In continued efforts to rebrand itself, SeaWorld will no longer make its killer whales dance, kiss each other and pose during performance shows, SeaWorld Parks & Entertainment's CEO Joel Manby said, according to the Chicago Tribune. From now on, the theme park's killer whale shows will focus on what the animals do in the wild, such as beaching themselves when preparing to hunt, before the shows are phased out completely.
"Think of Discovery Channel, think of Nat Geo, think of a really good nature documentary that is educational but fascinating," Manby said on April 29, according to the Chicago Tribune. "It's entertaining because it's fascinating, not because they're jumping five at a time to wonderful scored music."
The revamp to a more educational approach is in part a response to the criticism the park received following the 2013 documentary Blackfish. After the film exposed the treatment of SeaWorld's killer whales, the park promised to eventually free the whales from captivity and end the performance shows.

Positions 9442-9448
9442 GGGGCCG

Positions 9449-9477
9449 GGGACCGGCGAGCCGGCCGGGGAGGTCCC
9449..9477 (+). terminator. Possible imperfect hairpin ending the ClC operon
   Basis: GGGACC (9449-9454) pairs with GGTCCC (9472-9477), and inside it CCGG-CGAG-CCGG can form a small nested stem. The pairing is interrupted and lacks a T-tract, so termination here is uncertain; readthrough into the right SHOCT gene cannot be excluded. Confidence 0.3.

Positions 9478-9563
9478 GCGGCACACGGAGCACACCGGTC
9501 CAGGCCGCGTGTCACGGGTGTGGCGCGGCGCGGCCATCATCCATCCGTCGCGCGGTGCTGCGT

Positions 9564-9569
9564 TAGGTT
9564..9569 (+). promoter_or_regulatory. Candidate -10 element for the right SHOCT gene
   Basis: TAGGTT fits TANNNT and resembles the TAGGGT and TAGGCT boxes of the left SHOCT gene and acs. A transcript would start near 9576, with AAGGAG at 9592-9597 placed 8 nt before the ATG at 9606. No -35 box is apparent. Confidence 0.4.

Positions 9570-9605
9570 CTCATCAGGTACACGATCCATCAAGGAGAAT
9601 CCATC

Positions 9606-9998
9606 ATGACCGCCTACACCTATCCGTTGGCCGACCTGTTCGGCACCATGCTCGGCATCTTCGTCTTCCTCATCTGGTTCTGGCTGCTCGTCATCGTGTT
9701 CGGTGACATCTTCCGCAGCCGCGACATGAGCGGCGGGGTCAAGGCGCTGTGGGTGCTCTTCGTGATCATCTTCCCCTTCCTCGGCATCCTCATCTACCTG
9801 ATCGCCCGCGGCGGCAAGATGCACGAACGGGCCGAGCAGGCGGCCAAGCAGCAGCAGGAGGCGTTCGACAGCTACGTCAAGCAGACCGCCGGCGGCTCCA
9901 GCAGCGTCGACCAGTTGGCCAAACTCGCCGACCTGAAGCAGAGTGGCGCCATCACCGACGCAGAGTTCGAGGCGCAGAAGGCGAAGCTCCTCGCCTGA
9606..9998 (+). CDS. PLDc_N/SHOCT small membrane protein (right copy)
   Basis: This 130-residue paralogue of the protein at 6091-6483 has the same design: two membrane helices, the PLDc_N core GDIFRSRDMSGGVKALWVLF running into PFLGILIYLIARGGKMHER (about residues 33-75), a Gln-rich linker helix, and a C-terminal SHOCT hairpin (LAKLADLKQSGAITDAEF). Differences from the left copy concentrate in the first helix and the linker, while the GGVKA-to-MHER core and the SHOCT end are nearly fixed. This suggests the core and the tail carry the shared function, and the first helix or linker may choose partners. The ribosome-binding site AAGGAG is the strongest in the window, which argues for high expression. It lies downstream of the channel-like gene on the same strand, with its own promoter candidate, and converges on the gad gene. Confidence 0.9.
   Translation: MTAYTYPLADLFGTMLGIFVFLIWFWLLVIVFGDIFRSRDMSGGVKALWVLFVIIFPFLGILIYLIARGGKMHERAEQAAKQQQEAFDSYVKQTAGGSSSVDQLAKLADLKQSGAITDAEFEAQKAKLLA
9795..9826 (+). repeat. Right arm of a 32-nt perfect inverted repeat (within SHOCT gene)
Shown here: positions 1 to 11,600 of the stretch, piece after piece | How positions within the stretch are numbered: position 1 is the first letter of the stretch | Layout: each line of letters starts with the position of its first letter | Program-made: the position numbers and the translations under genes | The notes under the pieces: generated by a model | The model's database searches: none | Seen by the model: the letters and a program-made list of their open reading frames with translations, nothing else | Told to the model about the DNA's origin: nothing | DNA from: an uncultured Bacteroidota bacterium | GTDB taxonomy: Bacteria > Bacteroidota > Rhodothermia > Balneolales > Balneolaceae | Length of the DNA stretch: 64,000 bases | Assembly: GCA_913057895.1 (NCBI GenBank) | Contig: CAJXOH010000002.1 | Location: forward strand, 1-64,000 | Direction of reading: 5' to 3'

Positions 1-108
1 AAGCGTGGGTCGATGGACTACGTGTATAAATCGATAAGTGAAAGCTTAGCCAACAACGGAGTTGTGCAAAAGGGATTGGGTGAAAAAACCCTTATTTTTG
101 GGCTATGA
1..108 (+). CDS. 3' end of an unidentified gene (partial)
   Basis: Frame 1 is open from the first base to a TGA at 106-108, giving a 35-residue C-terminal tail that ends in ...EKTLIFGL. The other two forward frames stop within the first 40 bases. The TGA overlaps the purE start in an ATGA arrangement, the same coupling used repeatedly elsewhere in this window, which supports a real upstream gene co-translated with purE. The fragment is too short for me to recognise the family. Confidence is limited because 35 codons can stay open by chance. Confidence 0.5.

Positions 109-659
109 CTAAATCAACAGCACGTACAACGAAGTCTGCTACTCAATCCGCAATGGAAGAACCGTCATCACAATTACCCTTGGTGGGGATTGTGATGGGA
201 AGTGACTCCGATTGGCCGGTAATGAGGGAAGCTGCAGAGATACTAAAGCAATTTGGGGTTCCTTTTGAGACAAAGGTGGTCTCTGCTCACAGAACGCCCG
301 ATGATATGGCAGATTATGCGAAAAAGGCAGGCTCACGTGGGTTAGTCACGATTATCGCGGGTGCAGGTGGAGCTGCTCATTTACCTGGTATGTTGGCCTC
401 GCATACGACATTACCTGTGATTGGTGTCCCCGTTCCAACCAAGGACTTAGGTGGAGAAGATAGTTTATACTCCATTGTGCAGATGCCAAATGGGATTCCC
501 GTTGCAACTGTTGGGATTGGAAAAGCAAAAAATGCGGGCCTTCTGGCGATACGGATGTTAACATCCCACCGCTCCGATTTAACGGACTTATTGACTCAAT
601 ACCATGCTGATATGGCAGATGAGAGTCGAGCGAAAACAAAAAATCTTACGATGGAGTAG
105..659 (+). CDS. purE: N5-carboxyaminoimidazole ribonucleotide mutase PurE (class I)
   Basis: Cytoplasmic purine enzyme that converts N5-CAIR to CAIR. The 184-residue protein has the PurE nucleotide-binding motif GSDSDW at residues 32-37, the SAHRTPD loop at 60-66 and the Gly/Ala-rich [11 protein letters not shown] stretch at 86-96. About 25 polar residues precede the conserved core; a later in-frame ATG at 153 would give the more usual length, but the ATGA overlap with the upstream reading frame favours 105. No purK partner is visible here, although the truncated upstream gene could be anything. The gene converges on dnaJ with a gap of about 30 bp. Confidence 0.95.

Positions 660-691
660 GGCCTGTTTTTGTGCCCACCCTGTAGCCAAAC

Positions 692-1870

Ever since the film came out, SeaWorld's attendance has been steadily declining, especially when up against competitors Disney and Universal, according to the Chicago Tribune
To replace the animal performances, SeaWorld will build new hotels and attractions to woo customers, including roller coasters. "They built their brand on Shamu and now they're phasing Shamu out," Naomi Rose, a marine mammal scientist, said, according to the Chicago Tribune.
Manby called the decision to end the killer whale shows "gut-wrenching," according to the Orlando Sentinel.
Currently, SeaWorld owns 29 orcas in places such as San Diego, San Antonio and Orlando, Florida. In March, the company said it was going to stop breeding killer whales.